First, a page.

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Laurence and some little ginger pigs...

Emma Heseltine - 03 March 2013

This week there are several calves due but I’m sure, as per usual, they will not be when we expect them. Ellis and Croft are both due and look about ready, just waiting to see who is first. On Tuesday afternoon Croft wins the race and produces a strapping bull calf, Laurence. She is not keen to be moved up toward the house but we want her in the top paddock to keep an eye on them both. Eventually with some coaxing from Susan and some beeping from me (I’ve retired to the quad bike as she has taken a particular dislike to me today) we get them up to the paddock. A bit of peace, some extra feed and a watchful eye is in order. Come along now Ellis, join the party!

This week I’m getting back in the pig business. I’ve been pining not having my own stock, turns out its pretty addictive.  Askerton Castle have some little ‘uns just right for me. They are not like the last lot I had (Berkshire crosses) they are Tamworth’s. There are so few organic pig breeders in Cumbria that I’ve got to get them wherever I can and a Tamworth seem as good as any, ginger pigs! I have a nice run up to collect them on Saturday and they win me over straight away, bright eyes, curly tail ginger as a biscuit and full of mischief I’m sure. After several false starts, the trailer gets a puncture then the quad bike conks out and I have to get the quad bike guy out to fix it, we are heading to the veg patch and the new piggy home. I’ve made a new pig house, the ring feeder/tarp combination is good but is in several pieces which makes it hard to move, has no floor which means it can be cold and Susan needs the ring feeder back. I’ve been debating what to use and how to build a hut for ages but had a flash of inspiration the other week at the junk yard (where people usually have their best ideas) water tank! I manage to procure a tank of the white, large, plastic and in a metal cage variety and cut a hole in the front for a door. Hey-presto a pig home that is light and in one piece (easy for me to haul about), has a floor (no more trampled muddy bedding) cheap and fairly durable, they might chew the plastic but it wont splinter like a wooden hut would. I have a vision on a series of modular piggy homes along the side of the veg patch…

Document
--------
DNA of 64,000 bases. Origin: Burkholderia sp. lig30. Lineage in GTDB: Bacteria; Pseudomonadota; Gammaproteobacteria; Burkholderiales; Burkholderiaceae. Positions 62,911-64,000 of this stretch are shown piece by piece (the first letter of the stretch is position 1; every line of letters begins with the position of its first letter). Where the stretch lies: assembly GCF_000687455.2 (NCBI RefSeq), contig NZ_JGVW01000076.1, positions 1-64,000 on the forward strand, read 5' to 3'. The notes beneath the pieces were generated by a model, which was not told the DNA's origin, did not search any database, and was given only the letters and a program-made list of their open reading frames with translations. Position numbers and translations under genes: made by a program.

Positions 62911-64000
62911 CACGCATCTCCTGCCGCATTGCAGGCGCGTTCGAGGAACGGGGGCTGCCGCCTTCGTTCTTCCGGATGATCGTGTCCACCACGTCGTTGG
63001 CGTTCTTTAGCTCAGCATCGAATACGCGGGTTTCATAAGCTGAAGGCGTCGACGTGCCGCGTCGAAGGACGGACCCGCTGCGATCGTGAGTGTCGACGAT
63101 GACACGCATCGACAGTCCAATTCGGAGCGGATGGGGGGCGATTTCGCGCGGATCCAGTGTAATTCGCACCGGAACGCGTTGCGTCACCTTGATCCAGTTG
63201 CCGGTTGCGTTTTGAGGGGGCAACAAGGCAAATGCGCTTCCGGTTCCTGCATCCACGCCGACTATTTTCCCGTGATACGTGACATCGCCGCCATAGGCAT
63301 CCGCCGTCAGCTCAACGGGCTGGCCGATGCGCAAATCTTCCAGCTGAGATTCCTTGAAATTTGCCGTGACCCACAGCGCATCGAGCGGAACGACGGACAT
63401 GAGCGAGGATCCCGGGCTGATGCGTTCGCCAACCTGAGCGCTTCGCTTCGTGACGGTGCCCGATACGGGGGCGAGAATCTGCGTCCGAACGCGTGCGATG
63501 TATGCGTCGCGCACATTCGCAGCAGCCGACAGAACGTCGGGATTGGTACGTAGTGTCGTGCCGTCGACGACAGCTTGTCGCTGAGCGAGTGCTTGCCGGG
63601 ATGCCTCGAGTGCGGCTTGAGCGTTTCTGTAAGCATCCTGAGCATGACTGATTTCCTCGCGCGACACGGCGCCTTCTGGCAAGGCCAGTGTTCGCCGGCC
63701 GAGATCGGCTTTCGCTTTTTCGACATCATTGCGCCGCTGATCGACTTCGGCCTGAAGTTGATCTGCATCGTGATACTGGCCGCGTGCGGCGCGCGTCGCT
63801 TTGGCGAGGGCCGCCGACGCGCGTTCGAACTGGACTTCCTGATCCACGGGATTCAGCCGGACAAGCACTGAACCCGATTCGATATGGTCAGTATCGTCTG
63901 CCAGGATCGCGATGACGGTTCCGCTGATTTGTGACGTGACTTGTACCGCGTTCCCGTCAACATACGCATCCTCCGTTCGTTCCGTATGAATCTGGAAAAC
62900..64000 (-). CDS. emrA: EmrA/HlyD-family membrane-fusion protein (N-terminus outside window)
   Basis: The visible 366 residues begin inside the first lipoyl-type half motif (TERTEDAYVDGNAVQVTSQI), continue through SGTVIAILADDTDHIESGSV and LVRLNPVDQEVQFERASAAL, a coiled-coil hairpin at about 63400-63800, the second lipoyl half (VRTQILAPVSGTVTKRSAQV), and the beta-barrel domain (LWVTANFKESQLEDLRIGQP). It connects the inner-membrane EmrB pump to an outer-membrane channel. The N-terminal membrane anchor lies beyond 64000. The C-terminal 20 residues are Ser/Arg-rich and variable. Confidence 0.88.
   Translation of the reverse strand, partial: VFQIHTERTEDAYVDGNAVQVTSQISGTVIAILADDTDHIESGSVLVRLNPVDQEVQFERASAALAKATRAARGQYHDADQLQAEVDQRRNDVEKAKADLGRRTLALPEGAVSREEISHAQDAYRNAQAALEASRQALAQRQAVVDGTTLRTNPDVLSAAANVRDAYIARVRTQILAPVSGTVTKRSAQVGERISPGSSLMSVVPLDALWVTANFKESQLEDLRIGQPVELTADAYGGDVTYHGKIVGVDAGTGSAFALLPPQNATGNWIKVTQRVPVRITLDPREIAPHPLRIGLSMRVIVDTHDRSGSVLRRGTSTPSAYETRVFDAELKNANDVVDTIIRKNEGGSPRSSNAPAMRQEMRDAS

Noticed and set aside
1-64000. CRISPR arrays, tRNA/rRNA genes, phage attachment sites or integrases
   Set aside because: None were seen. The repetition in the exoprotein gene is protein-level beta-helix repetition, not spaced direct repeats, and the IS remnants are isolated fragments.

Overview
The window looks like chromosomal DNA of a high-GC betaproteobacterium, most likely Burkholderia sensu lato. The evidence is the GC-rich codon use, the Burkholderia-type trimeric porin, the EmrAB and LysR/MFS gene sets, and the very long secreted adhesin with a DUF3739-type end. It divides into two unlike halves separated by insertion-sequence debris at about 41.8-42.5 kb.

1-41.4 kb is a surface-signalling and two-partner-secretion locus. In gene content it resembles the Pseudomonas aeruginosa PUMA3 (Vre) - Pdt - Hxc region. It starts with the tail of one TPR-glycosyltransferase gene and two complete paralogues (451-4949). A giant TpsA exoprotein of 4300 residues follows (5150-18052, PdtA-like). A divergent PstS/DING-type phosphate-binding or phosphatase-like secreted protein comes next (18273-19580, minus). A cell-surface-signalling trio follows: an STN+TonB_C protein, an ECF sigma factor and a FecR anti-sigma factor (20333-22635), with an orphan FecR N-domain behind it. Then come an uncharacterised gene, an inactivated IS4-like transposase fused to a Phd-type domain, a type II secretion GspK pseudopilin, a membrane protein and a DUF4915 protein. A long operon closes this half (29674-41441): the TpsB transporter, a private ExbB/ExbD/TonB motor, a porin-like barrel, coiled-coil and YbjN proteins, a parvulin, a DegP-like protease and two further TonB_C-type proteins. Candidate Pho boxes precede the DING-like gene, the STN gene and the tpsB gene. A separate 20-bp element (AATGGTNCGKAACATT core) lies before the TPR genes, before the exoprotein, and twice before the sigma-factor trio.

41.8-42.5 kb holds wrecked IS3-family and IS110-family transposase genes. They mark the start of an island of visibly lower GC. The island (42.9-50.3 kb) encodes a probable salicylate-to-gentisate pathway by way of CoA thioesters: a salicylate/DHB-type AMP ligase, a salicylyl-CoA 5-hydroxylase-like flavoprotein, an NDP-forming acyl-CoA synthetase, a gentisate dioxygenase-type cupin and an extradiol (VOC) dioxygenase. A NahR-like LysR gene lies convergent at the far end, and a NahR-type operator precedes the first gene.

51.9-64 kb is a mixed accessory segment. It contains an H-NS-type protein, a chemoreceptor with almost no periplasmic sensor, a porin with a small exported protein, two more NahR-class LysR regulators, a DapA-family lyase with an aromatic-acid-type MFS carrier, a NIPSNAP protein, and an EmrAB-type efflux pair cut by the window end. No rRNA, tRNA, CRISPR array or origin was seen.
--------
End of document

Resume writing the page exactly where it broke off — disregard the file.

My new girls like the area I pop them into, one does go straight through the electric fence but I soon coax her back with some bucket jaggling. They cotton on to electric fence = bad, Emma + Bucket = good pretty quickly. I hope they will be happy in their new home.

Emma completed a degree in Creative Imaging at Huddersfield University before working for a photography studio as an editor. Taking a break from the office world she worked in outdoor education for several years, climbing, abseiling, shooting, trampolining and even life-guarding with children of all ages. When Emma found out about the apprenticeship scheme with the Soil Association it seemed the perfect chance to do something worthwhile and fulfilling. After much searching and badgering farms in the North of England she found a position with Hadrian Organics and started in July 2011. So far it is living up to her expectations, every day is a new challenge and every day is different.

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